The Plan outlay for 2004-05 is Rs 14,498 crore. However, this includes Rs 2,933 crore from the Special Railway Safety Fund (SRSF) and an allotment of Rs 300 crore from the General Exchequer for Udhampur-Srinagar-Baramulla National Project. Since the allocations under the SRSF and Srinagar-Udhampur project are outside the Annual Plan of the Railways, the effective Plan size for 2004-05 is just Rs 11,265 crore. Of this, internal generation will provide for only Rs 2,870 crore, and market borrowings Rs 3,400 crore.

While passenger traffic registered an increase of 3 per cent during 2003-04, freight earnings did not show an improvement, at Rs 13,920 crore. Freight earnings showed some increase, at Rs 28,745 crore with freight traffic increasing to 557.39 million tonnes, up38.65 million tonnes over the previous year.

But, clearly, the margins are under pressure in freight movement; much of the increase in freight traffic has come from commodities such as steel and cement. Unfortunately, the Railways has not been able to attract high-value freight because of poor customer service.

The freight traffic target for 2004-05 has now been fixed at 580 million tonnes, 10 million tonnes more than in the Interim Budget.

However, the freight earnings for the year have been pegged at Rs 28,745 crore, the same as in 2003-04, though they are higher by Rs 645 crore than what was projected in the Interim Budget. Passenger earnings have been revised downward from 14,200 crore in the Interim Budget to Rs 13,940 crore now.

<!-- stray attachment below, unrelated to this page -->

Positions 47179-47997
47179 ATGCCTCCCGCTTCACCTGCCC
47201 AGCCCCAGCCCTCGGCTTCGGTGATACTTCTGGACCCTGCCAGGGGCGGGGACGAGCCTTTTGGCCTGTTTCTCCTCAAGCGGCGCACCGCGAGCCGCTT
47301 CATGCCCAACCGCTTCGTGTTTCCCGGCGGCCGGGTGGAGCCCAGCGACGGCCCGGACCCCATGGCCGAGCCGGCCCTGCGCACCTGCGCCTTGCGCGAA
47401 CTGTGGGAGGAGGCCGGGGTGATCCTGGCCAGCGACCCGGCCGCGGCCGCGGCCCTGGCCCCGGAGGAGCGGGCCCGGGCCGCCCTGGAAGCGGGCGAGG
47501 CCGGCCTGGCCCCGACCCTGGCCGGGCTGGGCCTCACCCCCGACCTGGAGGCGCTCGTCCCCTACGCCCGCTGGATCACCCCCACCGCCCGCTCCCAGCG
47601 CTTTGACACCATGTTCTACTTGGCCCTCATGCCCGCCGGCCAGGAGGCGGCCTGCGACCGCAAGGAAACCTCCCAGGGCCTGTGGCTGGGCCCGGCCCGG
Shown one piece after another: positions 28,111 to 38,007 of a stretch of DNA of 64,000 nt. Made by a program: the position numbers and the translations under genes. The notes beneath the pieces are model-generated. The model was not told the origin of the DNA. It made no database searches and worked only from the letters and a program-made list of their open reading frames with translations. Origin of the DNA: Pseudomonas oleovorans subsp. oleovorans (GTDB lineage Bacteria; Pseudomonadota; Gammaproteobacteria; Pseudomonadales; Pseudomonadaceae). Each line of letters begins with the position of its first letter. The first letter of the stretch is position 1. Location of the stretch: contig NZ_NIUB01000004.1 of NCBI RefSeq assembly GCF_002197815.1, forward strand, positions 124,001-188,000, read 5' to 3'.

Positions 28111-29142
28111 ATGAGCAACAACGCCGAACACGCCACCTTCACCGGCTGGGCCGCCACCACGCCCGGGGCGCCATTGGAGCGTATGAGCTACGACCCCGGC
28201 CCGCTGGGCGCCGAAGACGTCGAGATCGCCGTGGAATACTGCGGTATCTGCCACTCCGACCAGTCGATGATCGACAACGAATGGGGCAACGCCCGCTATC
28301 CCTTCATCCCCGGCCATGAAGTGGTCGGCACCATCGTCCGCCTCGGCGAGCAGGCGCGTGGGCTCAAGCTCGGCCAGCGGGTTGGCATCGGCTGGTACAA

Thus, they will be only marginally higher than those in 2003-04.

These figures do not augur well for the future financial health of the Railways. The gross traffic receipts for this fiscal have been estimated at Rs 44,902 crore, or Rs 420 crore higher than the estimate given in the Interim Budget. On the other hand, ordinary working expenses, budgeted at Rs 32,960 crore in the Interim Budget, have been revised downward to Rs 32,860 crore. Evidently, while the receipts figure appears to be an overestimate, the working expenses are bound to exceed the projection in view of the rise in fuel costs as also staff costs.

It is a matter of some satisfaction that appropriation to the Depreciation Reserve Fund is proposed to be stepped up to Rs 2,267 crore from Rs 1,900 crore mentioned in the Interim Budget, while keeping the appropriation to Pension Fund at Rs 6,290 crore.

It is also stated that the current dividend of Rs 3,305 crore and Rs 300 crore towards the deferred dividend liability will be paid. Hopefully, this will be done without asking for additional budgetary support from the Finance Ministry.

What the Railways urgently need now is a new approach to mobilise resources on a much bigger scale through conventional as well as non-conventional sources and a moratorium on populist projects.

To complete the unfinished projects within a reasonable time-frame, the Annual Plan size needs to be stepped up to Rs 18,000 crore to 20,000 crore.